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  8. The Cultural Power of Personal Objects: Traditional Accounts and New Perspectives.Jared Kemling (ed.) - 2021 - New York: SUNY Press.
    The Cultural Power of Personal Objects seeks to understand the value and efficacy of objects, places, and times that take on cultural power and reverence to such a degree that they are treated (whether metaphorically or actually) as "persons," or as objects with "personality"—they are living objects. Featuring both historical and theoretical sections, the volume details examples of this practice, including the wampum of certain Native American tribes, the tsukumogami of Japan, the sacred keris knives of Java, the personality of (...)
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  9. Unconsciously Smelling Self and Others.Benjamin D. Young - 2023 - In Michal Polák, Tomáš Marvan & Juraj Hvorecký (eds.), Conscious and Unconscious Mentality: Examining Their Nature, Similarities and Differences. Routledge.
    “I can smell you”—spoken as a factive statement, it is jarring and if uttered to a stranger it seems transgressive. Telling someone you see them generates a sense of affirming their identity, but your smell is private. Perhaps smell isn’t the lead sense, but what I hope to make clear throughout this chapter is that our sense of smell allows us to perceive aspects of our own and other’s identity. The chapter aims to show that our unconscious perception of the (...)
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  10. What the Remnant Person Problem Really Implies.Joungbin Lim - 2023 - Acta Analytica 38 (4):667-687.
    The goal of this paper is to defend animalism from the remnant person problem. Specifically, I argue that animalism is consistent with the view that one could become a remnant person in virtue of psychological continuity. For this argument, I show that the dilemma for the remnant person parallels the dilemma animalists use when they argue that one could become a human vegetable or corpse. I then argue that animalists who claim that psychological continuity is not necessary for our persistence (...)
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  11. Not a Hope in Hell.James Dominic Rooney - forthcoming - Beijing: Routledge.
    [The following is a draft abstract:] -/- This book aims to diagnose and tackle a problem concerning God's action. If God has good reasons for everything He does, then it does not seem as if God could do otherwise than He does. If God were to do otherwise than what He has good reason to do (we might think) God would act arbitrarily. While this general problem has been dealt with in various ways by philosophers, I propose that a specific (...)
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  12. On the Problem of Human Dignity: A Hermeneutical and Phenomenological Investigation. [REVIEW]Robert McNamara - 2023 - International Dialogue: A Multidisciplinary Journal of World Affairs 13:25-30.
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  13. European Sources of Human Dignity: A Commented Anthology. [REVIEW]Robert McNamara - 2023 - International Dialogue: A Multidisciplinary Journal of World Affairs 13:25-30.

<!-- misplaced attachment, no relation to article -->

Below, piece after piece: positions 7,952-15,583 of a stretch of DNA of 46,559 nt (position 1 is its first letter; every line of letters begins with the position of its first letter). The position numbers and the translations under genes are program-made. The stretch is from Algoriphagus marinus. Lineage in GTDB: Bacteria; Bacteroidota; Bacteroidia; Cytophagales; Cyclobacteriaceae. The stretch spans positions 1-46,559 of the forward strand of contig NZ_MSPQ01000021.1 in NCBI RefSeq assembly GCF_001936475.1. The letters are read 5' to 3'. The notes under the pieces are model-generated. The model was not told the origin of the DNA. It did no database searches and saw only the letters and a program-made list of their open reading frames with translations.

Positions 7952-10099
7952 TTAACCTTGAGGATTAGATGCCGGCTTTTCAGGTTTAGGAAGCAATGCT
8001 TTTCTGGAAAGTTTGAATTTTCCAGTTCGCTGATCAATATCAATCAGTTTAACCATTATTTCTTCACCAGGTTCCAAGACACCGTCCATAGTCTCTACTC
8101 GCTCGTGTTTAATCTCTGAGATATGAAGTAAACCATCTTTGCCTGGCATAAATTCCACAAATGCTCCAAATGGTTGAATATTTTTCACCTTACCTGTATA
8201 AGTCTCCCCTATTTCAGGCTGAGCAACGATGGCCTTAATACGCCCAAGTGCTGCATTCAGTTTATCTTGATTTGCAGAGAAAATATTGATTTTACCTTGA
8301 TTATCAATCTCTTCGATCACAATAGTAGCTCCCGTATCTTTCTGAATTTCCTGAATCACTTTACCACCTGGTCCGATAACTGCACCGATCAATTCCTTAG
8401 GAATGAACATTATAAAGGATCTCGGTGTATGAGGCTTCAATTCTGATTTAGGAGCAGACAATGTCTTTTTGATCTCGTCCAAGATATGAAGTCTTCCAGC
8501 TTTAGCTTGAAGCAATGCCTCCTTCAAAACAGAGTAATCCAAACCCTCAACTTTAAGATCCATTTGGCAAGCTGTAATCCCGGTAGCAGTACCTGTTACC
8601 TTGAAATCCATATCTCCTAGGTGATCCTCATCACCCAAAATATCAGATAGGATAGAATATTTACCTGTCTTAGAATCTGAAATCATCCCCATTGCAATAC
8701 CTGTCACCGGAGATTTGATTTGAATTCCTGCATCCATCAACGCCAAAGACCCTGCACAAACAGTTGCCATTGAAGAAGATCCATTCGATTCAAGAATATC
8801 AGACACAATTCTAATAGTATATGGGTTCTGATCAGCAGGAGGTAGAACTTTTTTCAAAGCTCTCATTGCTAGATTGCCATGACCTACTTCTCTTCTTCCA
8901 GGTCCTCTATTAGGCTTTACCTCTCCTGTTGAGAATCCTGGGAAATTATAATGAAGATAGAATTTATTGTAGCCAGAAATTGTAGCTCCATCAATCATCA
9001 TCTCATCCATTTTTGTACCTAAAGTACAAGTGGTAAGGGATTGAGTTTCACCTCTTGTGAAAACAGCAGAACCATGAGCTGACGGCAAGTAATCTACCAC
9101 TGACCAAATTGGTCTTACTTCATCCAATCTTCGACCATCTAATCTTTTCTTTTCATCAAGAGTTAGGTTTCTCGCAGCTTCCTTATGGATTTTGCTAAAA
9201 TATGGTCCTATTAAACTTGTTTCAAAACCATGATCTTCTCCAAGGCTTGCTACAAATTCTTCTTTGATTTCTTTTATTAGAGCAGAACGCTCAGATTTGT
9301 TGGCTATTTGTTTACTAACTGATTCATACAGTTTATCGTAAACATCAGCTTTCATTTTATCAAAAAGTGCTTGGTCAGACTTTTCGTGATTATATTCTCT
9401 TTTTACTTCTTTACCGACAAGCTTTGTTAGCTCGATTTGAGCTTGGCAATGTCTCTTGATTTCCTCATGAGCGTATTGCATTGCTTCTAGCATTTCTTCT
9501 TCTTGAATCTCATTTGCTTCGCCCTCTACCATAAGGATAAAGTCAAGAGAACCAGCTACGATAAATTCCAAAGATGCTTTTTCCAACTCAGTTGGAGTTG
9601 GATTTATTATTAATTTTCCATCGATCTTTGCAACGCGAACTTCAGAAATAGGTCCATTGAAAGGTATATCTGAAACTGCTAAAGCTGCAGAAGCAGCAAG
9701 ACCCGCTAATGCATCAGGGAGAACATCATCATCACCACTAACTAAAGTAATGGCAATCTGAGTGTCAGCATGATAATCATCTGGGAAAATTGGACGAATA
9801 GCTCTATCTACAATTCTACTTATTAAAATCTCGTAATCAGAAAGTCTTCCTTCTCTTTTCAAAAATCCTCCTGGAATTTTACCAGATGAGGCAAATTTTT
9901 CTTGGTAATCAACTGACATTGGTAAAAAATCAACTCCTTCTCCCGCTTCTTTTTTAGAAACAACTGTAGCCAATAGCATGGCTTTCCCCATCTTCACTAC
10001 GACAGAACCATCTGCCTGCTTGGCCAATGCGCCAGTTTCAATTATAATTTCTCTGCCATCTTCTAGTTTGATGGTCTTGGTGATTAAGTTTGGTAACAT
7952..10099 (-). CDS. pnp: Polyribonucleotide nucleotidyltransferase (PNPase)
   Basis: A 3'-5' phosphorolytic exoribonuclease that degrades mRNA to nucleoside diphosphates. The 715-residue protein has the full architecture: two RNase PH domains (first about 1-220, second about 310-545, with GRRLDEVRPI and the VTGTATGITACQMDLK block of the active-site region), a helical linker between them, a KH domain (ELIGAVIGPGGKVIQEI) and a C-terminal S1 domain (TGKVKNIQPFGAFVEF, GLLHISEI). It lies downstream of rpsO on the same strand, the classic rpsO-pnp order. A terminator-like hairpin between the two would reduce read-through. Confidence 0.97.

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  14. "The Great Ideas in the Noble Buddhist Doctrine of Liberation" in The Great Ideas of Religion and Freedom: A Semiotic Reinterpretation of the Great Ideas Movement for the 21st Century.Adam L. Barborich (ed.) - 2021 - Leiden ; Boston: Brill.
    This chapter argues that the Great Ideas are integral to Mortimer J. Adler’s Great Books Movement in much the same way that the Four Noble Truths and the Noble Eightfold Path are integral to Buddhism. Both use ‘Great’ and ‘Noble’ to point toward human excellence. For Adler, the Great Ideas are the metaphysical and moral concepts out of which Western civilization developed. They are the main topics in an ongoing great conversation that shapes Western culture. Precisely because these Great Ideas (...)
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  15. Aquinas on Persons, Psychological Subjects, and the Coherence of the Incarnation.Christopher Hauser - 2022 - Faith and Philosophy 39 (1):124-157.
    The coherence objection to the doctrine of the Incarnation maintains that it is impossible for one individual to have both the attributes of God and the attributes of a human being. This article examines Thomas Aquinas’s answer to this objection. I challenge the dominant, mereological interpretation of Aquinas’s position and, in light of this challenge, develop and defend a new alternative interpretation of Aquinas’s response to this important objection to Christian doctrine.
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  16. On the particularity of each mind (3rd edition).Alexandros Syrakos - manuscript
    Among the mysterious and wondrous characteristics of minds, the deepest and most mysterious one, yet also the most overlooked, is their particularity. It is a special and most fundamental kind of particularity: each of us experiences life through their own, private, unique, and non-duplicable perspective, which is what fundamentally differentiates him/her from the rest of the universe and gives him/her their unique identity. There is an infinity of possible first-person perspectives, and each mind has a unique one. The particular perspective (...)
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  17. The Lives of Others.Katalin Farkas - 2023 - Aristotelian Society Supplementary Volume 97 (1):104-121.
    On a Cartesian conception of the mind, I could be a solitary being and still have the same mental states as I currently have. This paper asks how the lives of other people fit into this conception. I investigate the second-person perspective—thinking of others as ‘you’ while engaging in reciprocal communicative interactions with them—and argue that it is neither epistemically nor metaphysically distinctive. I also argue that the Cartesian picture explains why other people are special: because they matter not just (...)